LET'S get quizzical …

One of my own unfulfilled ambitions is to take part in a telly quiz show.

The enormous waiting list for such TV quizzes is not puzzling...we all need escape.

Sadly, the application process is as off–putting as any Jobseeker's meeting with an ill-advised advisor. You have to fill in forms and have interviews with "verification" staff.

It makes me wonder what the selection process is for the Jeremy Kyle Show.

I frequently sit at home watching the crescendo of our daily quizzes. I picture myself standing there as a contestant.

I am not an Egghead and I would never make it onto University Challenge but watching Mastermind, I know I could handle that pressure, sitting in the black chair opposite John Humphrys.

"And so, Peter Grant, occupation - journalist, what is your specialist subject?" he asks, grim-faced.

"John, it's the significant social achievements of Wirral Borough Council."

After 90 seconds of grilling I have passed on every question.

Nil points.

Couldn't think of any, I sigh.

Then I thought about taking part in Pointless where Alexander Armstrong asks me what subject I would like to see come up?

I say: "Politicians who make a difference to ordinary people and their lives."

He looks at co-host, Richard Osman, who then later tells me that I scored the highest scores ever ... with all the wrong answers.

I didn’t know any outstanding politicians, I sigh again.

I realise now I am, like you, dear reader, already playing a dangerous game - a contestant in the biggest quiz show of them all. Who do we elect in may 2015 - and why?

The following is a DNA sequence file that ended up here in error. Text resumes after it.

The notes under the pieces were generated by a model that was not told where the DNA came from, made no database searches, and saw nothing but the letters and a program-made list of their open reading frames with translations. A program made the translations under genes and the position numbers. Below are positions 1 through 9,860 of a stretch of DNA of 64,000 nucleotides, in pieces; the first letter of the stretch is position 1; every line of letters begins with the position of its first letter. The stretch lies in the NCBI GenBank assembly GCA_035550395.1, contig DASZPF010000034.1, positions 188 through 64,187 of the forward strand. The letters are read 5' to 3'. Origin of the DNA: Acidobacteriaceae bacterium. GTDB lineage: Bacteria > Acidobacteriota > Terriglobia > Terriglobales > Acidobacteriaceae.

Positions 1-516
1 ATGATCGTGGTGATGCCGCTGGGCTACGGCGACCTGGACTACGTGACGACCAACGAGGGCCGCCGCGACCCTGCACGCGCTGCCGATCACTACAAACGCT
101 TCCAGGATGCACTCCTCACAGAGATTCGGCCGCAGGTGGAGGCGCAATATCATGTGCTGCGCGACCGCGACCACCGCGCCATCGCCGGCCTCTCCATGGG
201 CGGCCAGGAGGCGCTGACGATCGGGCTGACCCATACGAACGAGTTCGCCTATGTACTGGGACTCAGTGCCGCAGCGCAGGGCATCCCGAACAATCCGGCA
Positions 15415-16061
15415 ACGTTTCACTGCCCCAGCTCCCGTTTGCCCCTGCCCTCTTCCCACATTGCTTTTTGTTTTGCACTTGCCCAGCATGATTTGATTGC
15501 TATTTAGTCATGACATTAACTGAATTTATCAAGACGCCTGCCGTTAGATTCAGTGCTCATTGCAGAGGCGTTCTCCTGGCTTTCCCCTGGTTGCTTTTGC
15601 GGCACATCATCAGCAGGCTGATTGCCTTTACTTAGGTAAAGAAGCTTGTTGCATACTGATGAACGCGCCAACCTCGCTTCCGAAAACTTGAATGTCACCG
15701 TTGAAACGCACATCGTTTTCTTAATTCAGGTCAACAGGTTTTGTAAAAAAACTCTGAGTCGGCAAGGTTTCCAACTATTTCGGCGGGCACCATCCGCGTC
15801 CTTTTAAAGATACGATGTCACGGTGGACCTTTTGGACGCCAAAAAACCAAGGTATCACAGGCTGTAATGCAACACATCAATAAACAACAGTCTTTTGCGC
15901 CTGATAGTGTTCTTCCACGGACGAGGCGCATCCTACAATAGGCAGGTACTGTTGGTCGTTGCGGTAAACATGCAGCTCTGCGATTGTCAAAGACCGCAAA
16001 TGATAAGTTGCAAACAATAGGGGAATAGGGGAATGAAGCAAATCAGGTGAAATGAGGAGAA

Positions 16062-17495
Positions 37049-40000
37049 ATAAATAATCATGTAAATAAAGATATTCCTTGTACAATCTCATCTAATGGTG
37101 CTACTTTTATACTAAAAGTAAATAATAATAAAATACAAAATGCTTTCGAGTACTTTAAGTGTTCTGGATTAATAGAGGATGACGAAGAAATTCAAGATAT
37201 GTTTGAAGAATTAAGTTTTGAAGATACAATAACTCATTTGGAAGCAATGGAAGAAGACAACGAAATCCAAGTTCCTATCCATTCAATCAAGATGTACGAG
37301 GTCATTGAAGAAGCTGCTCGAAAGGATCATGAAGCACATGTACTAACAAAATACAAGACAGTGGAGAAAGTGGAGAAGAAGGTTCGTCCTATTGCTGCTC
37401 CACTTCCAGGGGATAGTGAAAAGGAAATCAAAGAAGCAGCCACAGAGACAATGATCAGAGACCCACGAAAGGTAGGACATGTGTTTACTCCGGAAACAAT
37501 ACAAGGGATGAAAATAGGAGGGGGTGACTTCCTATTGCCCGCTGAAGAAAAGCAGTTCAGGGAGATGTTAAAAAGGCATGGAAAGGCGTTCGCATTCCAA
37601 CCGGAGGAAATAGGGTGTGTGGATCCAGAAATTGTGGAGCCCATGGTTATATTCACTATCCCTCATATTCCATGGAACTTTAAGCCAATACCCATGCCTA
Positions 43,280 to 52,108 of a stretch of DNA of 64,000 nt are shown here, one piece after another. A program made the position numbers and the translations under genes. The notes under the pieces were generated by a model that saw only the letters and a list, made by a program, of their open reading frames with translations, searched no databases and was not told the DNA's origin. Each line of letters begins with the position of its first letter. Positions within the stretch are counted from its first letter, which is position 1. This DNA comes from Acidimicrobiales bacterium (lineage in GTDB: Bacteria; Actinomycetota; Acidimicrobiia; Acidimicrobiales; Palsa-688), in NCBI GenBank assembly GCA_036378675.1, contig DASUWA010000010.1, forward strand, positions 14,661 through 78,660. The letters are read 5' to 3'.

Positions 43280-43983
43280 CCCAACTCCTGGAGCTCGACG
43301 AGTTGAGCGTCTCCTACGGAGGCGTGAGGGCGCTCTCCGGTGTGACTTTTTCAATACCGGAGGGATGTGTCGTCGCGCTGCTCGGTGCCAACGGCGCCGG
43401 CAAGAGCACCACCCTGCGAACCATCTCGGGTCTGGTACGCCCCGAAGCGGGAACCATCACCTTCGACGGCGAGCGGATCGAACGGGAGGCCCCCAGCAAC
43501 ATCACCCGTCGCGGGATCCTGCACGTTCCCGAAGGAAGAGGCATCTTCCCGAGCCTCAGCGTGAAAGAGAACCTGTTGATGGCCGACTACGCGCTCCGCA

Let's do our research with 92 days left.

Quiz them all - national and local - and see if we like their answers. And pray there will be no roll-over.

The keys to Number 10 should be the ultimate prize to someone who genuinely cares about fairness for all of us. Not just the survival of the fittest or richest.


SO here's the season of pontificating speeches and self-congratulatory gushing.

No, it's not PM's Questions – it's the Oscars.

I am now, however, predicting the winner for next year's awards already. A script work in progress is called War of The Words.

It is about a super power called (cleverly) Liverpool City Region Combined Authority (or 'people in suits sitting around the table insulting each other' for short).

The plot centres on the control of the Northwest fought by ego-led, bickering, self-serving politicians through social media, TV, radio and newspapers.

Emails, tweets, Facebook, Instagrams and letters to editors, show their obsessions - lashing at each other’s inboxes.

Film-goers will see many politicians texting each other to oblivion while reacting with vacuous leaflet-bombing.

There are some stunning battle scenes outside food banks and six Town Halls - including Wallasey.

The carpets and lifts in Wirral come under attack, but the coffee machine survives. Look out for thousands of extras - they are played and (unpaid) by you and me, who have a bigger part to play come May.


THE TV equivalent of the Oscars is The Emmys.

One actor who deserves an award is Mark Rylance, the star of BBC's Wolf Hall - an adaptation of the award-winning Hilary Mantel book of Tudor skulduggery.

He plays Thomas Cromwell who had integrity – he didn't claim for any boat taxi fares for his meetings at Hampton Court.

I interviewed Mr Rylance in 2007 when he brought his controversial show “I am Shakespeare” to Liverpool.

It debated whether or not Shakespeare wrote all of his works.

Mark played Frank - an internet nerd who conjures up ghosts from the Elizabethan era - or as we know them – the House of Lords.

I suggested he should send some of the actors from the play to a local pub called “The Shakespeare” in costume for a Falstaff -styled photo opportunity.

The idea was that the barman would throw them all out with the line “YOU’RE BARD.”

He loved it and forsooth it appeared and he enjoyed a sell out run.

Peter Grant